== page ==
“Making room for our own fears, we suddenly have room for the fears of others. Once we have renounced the need to live without suffering, to be special, to be exempt from the losses and doubts that have afflicted all people since the beginning of time, we can see the difficulties of others without being afraid ourselves. Our fearful, disappointed surface face starts to fall away. We can welcome other people into our lives because no matter their fears, they do not make us afraid. Suffering is the natural cyclical visitation that comes from being alive.” – David Whyte
When I couldn’t understand why my journey was often so difficult while others seemed to have much easier paths, Parker Palmer saved me.
“Most of us arrive at a sense of self and vocation only after a long journey through alien lands. But this journey bears no resemblance to the trouble-free “travel packages” sold by the tourism industry. It is more akin to the ancient tradition of pilgrimage – a transformative journey to a sacred centre’ full of hardships, darkness, and peril.”Parker Palmer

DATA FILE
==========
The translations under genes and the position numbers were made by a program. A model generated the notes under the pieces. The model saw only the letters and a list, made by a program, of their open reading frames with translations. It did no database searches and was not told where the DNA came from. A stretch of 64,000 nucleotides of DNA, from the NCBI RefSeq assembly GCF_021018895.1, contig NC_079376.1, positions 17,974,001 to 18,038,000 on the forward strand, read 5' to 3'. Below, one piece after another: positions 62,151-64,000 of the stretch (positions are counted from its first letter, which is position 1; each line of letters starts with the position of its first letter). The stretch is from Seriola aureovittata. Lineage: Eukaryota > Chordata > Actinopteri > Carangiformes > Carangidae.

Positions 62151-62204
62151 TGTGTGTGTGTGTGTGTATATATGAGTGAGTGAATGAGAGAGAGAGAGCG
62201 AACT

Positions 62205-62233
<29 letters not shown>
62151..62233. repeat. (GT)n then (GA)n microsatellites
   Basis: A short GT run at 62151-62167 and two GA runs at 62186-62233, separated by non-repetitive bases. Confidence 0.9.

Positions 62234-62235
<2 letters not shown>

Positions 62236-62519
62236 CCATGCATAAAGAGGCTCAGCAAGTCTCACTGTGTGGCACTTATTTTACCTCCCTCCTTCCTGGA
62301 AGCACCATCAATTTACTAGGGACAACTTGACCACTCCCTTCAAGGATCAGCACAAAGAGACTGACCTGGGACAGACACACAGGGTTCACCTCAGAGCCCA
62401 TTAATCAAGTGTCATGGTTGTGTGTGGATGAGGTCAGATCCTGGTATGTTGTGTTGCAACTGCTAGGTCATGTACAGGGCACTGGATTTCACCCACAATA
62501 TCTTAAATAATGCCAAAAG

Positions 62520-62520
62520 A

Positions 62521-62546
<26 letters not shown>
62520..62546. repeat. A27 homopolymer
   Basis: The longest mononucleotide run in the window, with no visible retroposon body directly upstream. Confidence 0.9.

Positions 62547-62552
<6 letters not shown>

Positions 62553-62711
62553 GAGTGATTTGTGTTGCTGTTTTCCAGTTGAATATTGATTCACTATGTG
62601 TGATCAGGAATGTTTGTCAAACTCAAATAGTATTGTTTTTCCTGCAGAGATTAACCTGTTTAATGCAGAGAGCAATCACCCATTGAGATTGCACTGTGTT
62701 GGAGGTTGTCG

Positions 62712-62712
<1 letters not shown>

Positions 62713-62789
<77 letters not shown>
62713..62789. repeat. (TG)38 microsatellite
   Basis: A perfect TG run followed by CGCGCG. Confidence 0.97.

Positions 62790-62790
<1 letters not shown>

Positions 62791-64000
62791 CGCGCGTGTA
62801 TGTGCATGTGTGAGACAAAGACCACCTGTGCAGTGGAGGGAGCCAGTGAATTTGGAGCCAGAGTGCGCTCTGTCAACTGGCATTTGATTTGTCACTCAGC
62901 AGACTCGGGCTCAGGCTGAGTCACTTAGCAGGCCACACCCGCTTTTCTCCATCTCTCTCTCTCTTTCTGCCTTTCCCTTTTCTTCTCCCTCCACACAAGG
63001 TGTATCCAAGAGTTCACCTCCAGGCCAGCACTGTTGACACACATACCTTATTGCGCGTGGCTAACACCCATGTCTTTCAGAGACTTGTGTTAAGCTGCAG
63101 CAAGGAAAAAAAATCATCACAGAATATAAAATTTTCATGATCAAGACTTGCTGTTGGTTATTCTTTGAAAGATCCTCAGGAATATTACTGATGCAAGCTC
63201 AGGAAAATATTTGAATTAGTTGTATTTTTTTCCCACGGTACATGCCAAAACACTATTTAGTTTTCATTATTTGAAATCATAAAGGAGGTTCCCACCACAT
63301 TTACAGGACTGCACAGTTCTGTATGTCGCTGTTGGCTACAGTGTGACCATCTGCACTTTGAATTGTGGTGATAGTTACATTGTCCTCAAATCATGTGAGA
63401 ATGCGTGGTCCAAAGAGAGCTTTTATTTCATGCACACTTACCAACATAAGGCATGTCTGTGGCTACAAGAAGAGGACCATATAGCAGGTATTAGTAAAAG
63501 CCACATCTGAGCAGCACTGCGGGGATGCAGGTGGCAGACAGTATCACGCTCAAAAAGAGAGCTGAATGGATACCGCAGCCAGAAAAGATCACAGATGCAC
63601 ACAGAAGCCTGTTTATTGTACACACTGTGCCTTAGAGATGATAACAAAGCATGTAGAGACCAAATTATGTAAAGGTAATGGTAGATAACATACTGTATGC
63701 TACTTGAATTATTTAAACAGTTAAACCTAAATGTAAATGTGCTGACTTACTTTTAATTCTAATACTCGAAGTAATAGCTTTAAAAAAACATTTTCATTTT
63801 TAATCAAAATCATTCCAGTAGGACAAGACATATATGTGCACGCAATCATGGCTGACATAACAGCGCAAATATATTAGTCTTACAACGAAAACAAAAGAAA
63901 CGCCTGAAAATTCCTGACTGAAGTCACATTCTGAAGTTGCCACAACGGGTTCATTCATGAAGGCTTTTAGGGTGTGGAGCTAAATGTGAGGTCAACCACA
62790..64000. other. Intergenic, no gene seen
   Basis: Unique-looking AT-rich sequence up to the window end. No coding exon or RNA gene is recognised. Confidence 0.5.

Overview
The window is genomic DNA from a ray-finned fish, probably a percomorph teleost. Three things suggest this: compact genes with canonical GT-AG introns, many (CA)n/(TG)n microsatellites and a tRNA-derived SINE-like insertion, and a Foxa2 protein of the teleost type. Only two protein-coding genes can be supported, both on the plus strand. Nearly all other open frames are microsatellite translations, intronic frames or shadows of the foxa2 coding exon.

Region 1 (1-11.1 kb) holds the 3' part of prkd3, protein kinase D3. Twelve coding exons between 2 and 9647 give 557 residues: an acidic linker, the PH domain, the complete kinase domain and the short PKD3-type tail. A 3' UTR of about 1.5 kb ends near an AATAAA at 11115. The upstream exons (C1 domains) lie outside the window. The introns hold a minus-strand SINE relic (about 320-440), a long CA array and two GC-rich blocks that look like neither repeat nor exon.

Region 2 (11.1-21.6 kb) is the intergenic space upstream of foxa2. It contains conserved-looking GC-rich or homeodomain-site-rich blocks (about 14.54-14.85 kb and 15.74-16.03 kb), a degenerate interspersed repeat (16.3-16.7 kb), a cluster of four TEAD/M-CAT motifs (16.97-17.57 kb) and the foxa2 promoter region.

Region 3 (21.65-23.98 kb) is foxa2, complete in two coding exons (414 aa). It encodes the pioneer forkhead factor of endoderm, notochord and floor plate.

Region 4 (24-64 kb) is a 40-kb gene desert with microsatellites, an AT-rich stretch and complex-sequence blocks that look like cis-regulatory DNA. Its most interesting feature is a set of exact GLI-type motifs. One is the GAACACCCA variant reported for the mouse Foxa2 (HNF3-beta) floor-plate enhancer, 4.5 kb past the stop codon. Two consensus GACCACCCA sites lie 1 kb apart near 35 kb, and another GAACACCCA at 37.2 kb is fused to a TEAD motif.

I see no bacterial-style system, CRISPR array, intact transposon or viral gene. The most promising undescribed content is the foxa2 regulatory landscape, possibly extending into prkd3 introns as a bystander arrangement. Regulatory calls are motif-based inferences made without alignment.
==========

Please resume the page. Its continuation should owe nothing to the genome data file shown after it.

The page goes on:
When I was lost in grief over the deaths of my mother, father, and son, C.S. Lewis shared his own story and left me feeling less alone.
“Grief … gives life a permanently provisional feeling. It doesn’t seem worth starting anything. I can’t settle down. I yawn, I fidget, I smoke too much. Up till this I always had too little time. Now there is nothing but time. Almost pure time, empty successiveness.” – C.S. Lewis
When I tried to follow my passion, but faced fear and resistance, Steven Pressfield held my hand and coaxed me forward.
“Remember our rule of thumb: The more scared we are of a work or calling, the more sure we can be that we have to do it.” – Steven Pressfield
When I needed to learn how to trust again, Martyn Joseph’s songs were my companions.
“So turn me tender again Fold me into you Turn me tender again And mould me to new Faith lost its promise And bruised me deep blue Turn me tender again Through union with you”– Martyn Joseph
When my creative heart called me forward into a deeper and deeper journey, John O’Donohue was there beside me.
“The call to the creative life is a call to dignity, to a life of vulnerability and adventure and the call to a life that exquisite excitement and indeed ecstasy will often visit.” – John O’Donohue
When chaos terrified me and I didn’t know how I would lead my team forward, Margaret Wheatley calmed my nerves.